How do you get out of friends/family weddings?

Discussion in 'Wedding and Event' started by ricardovaste, Nov 18, 2011.

  1. A family member (that I see perhaps once a year) discovered that I started doing photography professionally, and have a son a little older than me who is getting married. Thing is, in my mind a personal family occation and the idea of working efficiently don't seem to play to well in my mind. Not something I've done before, but it doesn't seem to gel too well in my mind. He mentioned fairly casually about "family discount" (with a wink of course)... this was all in passing some weeks ago for their wedding next year. It is early days for me, but I've always liked to keep what I call "work" and social/family/friends seperate.
    The idea of charging family at all seems odd. Then the idea of doing all that work for free seems impossible. Then the idea of doing some sort of discount and taking work away from someone else doesn't feel nice either. Then they might see it as me letting them down with me being family. See the dilemma?
    Or am I fussing over nothing?
     
  2. Richard,
    If you don't want to do it tell them you are already busy, pretty booked up around then and wouldn't have the time to devote to it etc etc . I presume if its someone you only see once a year you are not too bothered about attending yourself ?
    However, if you feel confident enough in your abilities take it on as a job - charge them enough to make it worth your time and effort (you are in business after all) and enjoy the word of mouth publicity.
    Marc
     
  3. After getting burned once years ago by a family member I have made it my policy to NEVER shoot family events professionally. If I attend a family wedding I may bring a camera and take a few snaps, but I will not work the wedding, or treat it like a job, or get in the way of the pro. I like to enjoy a wedding as a guest every once in awhile!
    I have made this my policy, and I do not waiver from it and all family members know this. Being treated like a door-mat by strangers for money is one thing, but being treated like a door-mat by family for nothing is a very bad feeling. When people get something for free, or highly discounted, they do not put the same value on it. Sad but true, and family are no exception.
    I would suggest that you politely decline, explaining that you don't mix work and family, and then offer up some excellent pros they should look into.
     
  4. As Alex indicated, it's all or none. He chose none. I, OTOH, have a wife with sisters and a mother (two of three whos weddings I've already shot), and while I could easily say no to her mother or sisters, when she asks, it's a different matter. (after all, I like to sleep in my bed ;-) ) Either way though, you are venturing into a grey area... don't expect it to be simple, the family relationships surrounding you are too complicated, and will affect how and what you can shoot on the day, regardless of your normal methods, techniques, and experience. And be prepared, if you refuse, for that NOT to be the end of it.
    If you are uncomfortable w/ your familial relationships, and can get out of it (as Marc's suggested), get out of it.
    If, OTOH, you are comfortable w/ the family who'll be present, and the bride & groom (not their parents!), and they like your work, and will allow you to work in as close to normal fashion as possible, then I say go for it! In a nutshell, it comes down to your comfort level.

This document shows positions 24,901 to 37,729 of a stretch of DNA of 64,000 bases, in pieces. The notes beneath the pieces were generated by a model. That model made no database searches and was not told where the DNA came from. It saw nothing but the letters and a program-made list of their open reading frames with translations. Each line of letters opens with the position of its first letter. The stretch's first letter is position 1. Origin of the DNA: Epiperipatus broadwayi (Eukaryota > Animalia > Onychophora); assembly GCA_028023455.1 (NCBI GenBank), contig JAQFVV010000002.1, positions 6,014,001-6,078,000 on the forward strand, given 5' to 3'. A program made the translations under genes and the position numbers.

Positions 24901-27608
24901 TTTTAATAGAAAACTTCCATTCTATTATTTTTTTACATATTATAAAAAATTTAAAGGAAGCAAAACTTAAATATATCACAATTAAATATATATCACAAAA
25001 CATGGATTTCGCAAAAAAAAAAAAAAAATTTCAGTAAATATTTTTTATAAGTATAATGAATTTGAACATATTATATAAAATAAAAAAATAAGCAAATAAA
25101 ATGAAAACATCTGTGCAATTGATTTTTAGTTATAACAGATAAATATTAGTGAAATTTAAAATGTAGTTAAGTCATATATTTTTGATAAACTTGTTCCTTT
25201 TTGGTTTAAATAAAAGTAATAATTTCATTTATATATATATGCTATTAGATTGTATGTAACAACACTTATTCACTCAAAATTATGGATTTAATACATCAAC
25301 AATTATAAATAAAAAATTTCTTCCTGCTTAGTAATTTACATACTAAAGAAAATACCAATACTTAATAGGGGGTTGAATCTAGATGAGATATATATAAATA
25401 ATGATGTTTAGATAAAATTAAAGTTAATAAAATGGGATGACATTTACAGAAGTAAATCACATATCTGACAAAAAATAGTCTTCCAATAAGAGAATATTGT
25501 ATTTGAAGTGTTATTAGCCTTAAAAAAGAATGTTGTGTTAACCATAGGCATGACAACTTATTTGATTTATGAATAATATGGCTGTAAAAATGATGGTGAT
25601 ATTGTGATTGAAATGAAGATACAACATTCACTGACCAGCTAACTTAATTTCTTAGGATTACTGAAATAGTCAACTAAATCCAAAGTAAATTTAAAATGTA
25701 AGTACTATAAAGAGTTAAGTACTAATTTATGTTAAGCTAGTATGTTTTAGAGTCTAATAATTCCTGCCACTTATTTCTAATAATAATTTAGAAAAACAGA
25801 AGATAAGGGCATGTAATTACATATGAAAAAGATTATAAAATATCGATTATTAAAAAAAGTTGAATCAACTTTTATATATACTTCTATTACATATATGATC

5. I've done weddings in the past for family members, present them the album as our wedding gift. Solves that problem. And I'd rather be taking photos than having to endure all of the ceremonies as a spectator - it keeps me busy!
     
  6. You already decided you want out of this so we can avoid the should you or shouldn't you topic.
    Just tell them that you don't mix business with family but that you will be glad to help with advice on what to look for in a photographer if they so desire. Don't be wishy washy or let yourself get in to discussion about the reasons. A polite friendly truthful but definite firm no. Offering reasons only invites continued efforts, counter proposals and awkward conversation. Its just easier to be direct and done. All it requires is a little bit of self respecting back bone.
     
  7. You remind them that they owe you money and you'll want to talk to them about it at the rehearsal dinner.
     
  8. Richard, I had this bite me in the butt before. The bride felt like she had to pick me from family pressure. They said if you
    at going to pay someone you might as well pay vail and she will give you a discount (without asking me if I really could
    give a discount). I felt so icky about being "paid" for it. I offered to do it for free but the bride felt icky about that. So i just
    had her reimburse me for travel expenses, but that was almost as much as if she had just gone with someone local.
    Instead just say that mixing business with family is never a good idea. Offer to help find them some good affordable pros
    that will give them the high res images on disc, and then give them the nice album as a wedding present. Bring your
    basic level of equipment with you that day on the off chance the pro flakes and doesn't show up at all, or if they can't
    afford coverage of the entire day, and the pro has to leave early. But don't take more shots than a regular guest if the pro
    is there. I made the mistake of not bringing my camera to my sister-in-law's wedding. I was in the bridal party. The brand new flip cam the bride gave me to record her father daughter dance wasn't charged, so i got about 2 seonds of that taped and then went running out to grab my cell phone for some poor quality video coverage. The pros